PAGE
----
Oliwia Dabrowska, The Girl In Red From Schindler's List, Is Helping Ukrainian Refugees Cross Into Poland

History has a way of repeating itself, even in the strangest of ways. And in the same vein, art certainly tends to imitate life, while life is almost always imitating art. Oliwia Dabrowska, who is known for her performance as the girl in red in "Schindler's List" at age 3, is helping refugees in Ukraine make their way to safety amid the war. Dabrowska, who is now 32 and a resident of Poland, first shared an art piece depicting her key moment in the film via Instagram on March 9. "She was always the symbol of hope. Let her be it again," she captioned the post. In subsequent days, she updated her followers on her experience at the Polish-Ukrainian border.

"We need your help here at the Polish-Ukrainian border," she wrote in a separate Instagram post. "Every little bit helps: we need material and financial donations, you can also volunteer to help out in person. The situation is dramatic; I'm also a volunteer here, at the border, and I've seen it with my own eyes..."

On March 13, she opened up about her efforts in helping a Ukrainian family who requested transport into Germany. "Today Russia bombed Yavoriv," she wrote. "Only 20 kilometers from Poland. So close! I'm scared, but that only motivates me more to help refugees." She added:

"Usually we transport refugees in our area, but this time we couldn't just say 'no'. They were desperate to get to their sister. Those kids...my God, I can barely hold back my tears. ... I can't tell you everything I saw there, because I don't have rigth [sic] words in my mind...Nobody, who have never seen this, can't imagine this nightmare in eyes of those people."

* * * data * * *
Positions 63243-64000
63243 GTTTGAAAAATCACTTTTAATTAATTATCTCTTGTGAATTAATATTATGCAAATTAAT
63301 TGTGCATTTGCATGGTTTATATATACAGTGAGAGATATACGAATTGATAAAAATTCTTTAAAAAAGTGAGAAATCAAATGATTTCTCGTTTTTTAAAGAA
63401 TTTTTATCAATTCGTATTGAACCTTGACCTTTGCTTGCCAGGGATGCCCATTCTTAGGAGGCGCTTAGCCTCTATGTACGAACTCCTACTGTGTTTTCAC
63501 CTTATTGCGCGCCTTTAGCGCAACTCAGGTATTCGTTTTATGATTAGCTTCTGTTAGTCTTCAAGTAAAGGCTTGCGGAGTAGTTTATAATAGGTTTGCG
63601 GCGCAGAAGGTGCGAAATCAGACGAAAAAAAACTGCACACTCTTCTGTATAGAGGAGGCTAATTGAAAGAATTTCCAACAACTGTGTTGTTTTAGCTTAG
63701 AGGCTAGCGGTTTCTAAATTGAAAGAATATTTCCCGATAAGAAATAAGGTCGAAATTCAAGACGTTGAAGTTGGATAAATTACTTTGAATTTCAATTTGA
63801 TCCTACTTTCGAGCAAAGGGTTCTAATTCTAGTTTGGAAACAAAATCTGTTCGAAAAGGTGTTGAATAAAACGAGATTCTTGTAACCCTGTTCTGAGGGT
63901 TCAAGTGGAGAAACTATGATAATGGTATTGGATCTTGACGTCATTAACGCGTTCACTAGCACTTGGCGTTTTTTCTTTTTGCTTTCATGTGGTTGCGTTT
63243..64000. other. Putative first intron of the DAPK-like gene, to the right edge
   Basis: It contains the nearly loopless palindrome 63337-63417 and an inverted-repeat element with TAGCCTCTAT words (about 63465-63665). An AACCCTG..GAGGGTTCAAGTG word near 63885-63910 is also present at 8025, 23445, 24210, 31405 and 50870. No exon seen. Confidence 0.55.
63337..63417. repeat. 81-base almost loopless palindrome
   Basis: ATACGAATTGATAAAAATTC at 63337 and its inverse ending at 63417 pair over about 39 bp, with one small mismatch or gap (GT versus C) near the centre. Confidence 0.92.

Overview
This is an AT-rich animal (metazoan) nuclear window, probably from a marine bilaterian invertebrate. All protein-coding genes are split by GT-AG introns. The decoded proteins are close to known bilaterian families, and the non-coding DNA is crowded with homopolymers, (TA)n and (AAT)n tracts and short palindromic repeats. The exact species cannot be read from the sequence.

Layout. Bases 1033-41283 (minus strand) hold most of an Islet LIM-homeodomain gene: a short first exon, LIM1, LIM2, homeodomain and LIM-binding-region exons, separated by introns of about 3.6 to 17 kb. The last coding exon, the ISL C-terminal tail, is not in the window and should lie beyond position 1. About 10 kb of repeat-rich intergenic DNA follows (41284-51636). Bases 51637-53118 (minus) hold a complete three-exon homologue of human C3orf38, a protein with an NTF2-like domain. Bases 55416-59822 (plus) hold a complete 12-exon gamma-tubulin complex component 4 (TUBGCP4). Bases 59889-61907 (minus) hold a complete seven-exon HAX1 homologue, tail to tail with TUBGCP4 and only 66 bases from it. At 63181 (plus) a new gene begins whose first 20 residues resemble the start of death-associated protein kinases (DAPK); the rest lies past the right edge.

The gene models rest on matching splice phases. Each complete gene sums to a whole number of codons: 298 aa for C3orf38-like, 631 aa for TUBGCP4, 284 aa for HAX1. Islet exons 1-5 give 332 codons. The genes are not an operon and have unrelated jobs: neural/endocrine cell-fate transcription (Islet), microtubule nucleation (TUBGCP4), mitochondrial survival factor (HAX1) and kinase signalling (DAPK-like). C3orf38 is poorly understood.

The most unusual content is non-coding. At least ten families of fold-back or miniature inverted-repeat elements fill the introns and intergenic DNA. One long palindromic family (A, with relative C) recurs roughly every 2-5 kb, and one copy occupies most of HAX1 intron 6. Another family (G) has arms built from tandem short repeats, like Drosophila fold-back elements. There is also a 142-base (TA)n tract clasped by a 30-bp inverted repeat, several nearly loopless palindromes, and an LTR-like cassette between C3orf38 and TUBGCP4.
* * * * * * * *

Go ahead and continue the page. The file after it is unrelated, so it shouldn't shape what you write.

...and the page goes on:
Art imitating life imitating art

Most recently, Dabrowska revealed via Instagram on April 6 that she and her team had been successful in "actively helping the refugees, physically or online" by making strides toward getting first aid supplies to Ukrainian soldiers and creating a system for facilitating donations to the cause.

It appears that the actress' iconic role — and the implications that character have on the greater story of complacency and bravery — has made a real impact on her as the war in Ukraine continues to mount. Her actions harken back to director Steven Spielberg's comment about her character in an interview with NBC News in 2018:

"In the book, Oscar Schindler — Thomas Keneally's book — could't get over the fact that a little girl was walking during the liquidation of the Krakow Ghetto — everyone was being put on trucks or shot in the street. One little girl in a red coat was being ignored by the SS. The SS were taking everybody, but somehow were ignoring this 6-year-old child walking down the street wearing the brightest color. And yet she wasn't being seen. And to me that meant that the people — Roosevelt and Eisenhower and probably Stalin and Churchill — knew about the Holocaust. It was a well-kept secret, and [they] did nothing to stop it... For me, it was like a glaring red flag that, anybody who was watching, they could have seen."